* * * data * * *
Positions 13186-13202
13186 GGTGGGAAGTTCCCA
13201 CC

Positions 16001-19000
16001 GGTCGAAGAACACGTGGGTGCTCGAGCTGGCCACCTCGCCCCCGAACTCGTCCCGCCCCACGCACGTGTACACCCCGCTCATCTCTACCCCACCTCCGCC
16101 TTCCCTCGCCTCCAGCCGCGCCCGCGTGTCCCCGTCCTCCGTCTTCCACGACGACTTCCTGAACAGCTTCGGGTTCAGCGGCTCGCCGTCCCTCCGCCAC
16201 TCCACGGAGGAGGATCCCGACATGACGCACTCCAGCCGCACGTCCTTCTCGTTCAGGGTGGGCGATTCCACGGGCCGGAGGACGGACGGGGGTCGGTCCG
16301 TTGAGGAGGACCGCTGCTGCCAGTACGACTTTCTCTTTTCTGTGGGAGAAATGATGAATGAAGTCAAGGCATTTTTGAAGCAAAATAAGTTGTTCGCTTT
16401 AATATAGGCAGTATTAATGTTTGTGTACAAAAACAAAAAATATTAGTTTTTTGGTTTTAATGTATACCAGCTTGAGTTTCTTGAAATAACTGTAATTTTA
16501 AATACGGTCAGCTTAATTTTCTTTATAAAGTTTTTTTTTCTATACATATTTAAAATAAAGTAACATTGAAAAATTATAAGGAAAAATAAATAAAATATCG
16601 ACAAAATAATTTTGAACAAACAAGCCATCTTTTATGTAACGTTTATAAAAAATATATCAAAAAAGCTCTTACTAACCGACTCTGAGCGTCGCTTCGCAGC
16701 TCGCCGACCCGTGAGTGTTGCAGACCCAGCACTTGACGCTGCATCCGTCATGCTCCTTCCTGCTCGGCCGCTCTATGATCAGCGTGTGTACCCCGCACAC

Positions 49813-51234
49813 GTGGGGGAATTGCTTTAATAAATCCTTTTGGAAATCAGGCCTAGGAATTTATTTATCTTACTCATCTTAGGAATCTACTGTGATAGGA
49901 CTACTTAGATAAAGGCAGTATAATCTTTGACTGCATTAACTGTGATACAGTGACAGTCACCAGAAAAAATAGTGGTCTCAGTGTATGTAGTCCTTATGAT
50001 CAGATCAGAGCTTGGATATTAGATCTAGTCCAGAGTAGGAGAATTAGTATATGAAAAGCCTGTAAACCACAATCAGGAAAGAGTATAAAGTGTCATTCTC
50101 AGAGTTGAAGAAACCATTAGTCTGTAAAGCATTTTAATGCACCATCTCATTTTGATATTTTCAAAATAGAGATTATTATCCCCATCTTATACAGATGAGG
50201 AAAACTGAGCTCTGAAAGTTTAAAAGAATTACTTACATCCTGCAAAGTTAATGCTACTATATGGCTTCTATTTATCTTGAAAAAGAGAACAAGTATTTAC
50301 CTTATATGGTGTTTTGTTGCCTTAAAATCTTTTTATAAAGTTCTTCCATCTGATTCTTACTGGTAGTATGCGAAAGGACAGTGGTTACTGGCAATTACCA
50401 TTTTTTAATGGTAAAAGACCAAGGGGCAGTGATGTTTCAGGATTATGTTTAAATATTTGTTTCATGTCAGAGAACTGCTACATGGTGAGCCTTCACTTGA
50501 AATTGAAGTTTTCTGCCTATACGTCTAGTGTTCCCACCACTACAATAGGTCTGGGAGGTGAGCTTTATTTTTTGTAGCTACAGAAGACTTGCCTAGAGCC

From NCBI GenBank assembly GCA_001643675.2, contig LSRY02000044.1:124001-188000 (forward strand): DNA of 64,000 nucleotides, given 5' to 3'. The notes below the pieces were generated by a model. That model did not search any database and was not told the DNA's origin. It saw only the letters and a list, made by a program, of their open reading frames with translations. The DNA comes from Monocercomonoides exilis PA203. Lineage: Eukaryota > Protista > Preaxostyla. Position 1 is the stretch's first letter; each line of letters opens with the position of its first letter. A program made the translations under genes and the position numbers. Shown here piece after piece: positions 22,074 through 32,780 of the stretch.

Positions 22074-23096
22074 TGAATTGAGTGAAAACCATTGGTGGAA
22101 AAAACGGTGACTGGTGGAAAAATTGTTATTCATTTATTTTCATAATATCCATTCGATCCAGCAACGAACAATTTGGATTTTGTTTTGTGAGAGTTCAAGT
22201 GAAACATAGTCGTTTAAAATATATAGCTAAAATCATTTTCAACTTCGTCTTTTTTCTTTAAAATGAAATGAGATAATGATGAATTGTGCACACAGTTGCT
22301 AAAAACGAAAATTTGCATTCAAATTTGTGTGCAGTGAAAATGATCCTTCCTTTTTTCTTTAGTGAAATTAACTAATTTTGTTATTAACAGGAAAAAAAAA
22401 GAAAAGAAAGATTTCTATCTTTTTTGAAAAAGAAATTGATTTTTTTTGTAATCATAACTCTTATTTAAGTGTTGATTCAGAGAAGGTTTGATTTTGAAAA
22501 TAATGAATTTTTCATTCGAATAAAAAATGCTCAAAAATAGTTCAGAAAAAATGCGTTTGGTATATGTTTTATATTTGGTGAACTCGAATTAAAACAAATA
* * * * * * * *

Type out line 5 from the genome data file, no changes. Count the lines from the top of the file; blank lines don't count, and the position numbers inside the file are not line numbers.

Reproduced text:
16001 GGTCGAAGAACACGTGGGTGCTCGAGCTGGCCACCTCGCCCCCGAACTCGTCCCGCCCCACGCACGTGTACACCCCGCTCATCTCTACCCCACCTCCGCC